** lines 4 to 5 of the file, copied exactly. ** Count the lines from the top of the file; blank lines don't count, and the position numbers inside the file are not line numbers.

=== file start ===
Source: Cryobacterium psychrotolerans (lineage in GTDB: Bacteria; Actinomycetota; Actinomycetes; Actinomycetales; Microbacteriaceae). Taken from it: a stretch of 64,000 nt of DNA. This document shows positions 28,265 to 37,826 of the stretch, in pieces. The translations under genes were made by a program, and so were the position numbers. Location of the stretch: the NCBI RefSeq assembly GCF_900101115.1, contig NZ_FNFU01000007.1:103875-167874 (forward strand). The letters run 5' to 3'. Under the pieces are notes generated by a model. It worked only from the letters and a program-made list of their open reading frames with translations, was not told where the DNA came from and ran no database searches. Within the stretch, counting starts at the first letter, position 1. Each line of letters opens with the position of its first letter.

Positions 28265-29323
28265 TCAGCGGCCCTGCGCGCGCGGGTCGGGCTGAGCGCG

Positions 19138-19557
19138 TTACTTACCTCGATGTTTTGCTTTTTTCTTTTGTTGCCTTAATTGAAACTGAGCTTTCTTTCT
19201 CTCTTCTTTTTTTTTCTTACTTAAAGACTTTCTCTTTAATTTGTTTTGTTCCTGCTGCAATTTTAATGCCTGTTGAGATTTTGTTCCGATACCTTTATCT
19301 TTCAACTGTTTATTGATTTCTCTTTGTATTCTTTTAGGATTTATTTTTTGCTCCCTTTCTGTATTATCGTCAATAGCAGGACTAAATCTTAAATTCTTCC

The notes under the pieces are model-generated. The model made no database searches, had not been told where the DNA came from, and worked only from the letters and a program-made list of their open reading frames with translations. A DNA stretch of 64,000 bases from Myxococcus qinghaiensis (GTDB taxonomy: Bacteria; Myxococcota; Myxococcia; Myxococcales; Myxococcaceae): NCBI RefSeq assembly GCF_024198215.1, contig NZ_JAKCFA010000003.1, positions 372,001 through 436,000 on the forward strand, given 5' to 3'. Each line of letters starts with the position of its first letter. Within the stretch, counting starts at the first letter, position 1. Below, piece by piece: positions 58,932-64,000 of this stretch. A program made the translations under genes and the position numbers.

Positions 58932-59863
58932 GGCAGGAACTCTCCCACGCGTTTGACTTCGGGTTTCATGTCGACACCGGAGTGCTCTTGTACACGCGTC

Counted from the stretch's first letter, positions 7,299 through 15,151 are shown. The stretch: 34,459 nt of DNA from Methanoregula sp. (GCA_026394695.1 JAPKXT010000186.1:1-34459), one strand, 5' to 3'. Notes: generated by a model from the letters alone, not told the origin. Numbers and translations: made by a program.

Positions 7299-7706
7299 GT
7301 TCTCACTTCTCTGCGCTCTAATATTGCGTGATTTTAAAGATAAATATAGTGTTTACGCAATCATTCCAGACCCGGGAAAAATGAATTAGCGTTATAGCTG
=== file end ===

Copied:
Positions 19138-19557
19138 TTACTTACCTCGATGTTTTGCTTTTTTCTTTTGTTGCCTTAATTGAAACTGAGCTTTCTTTCT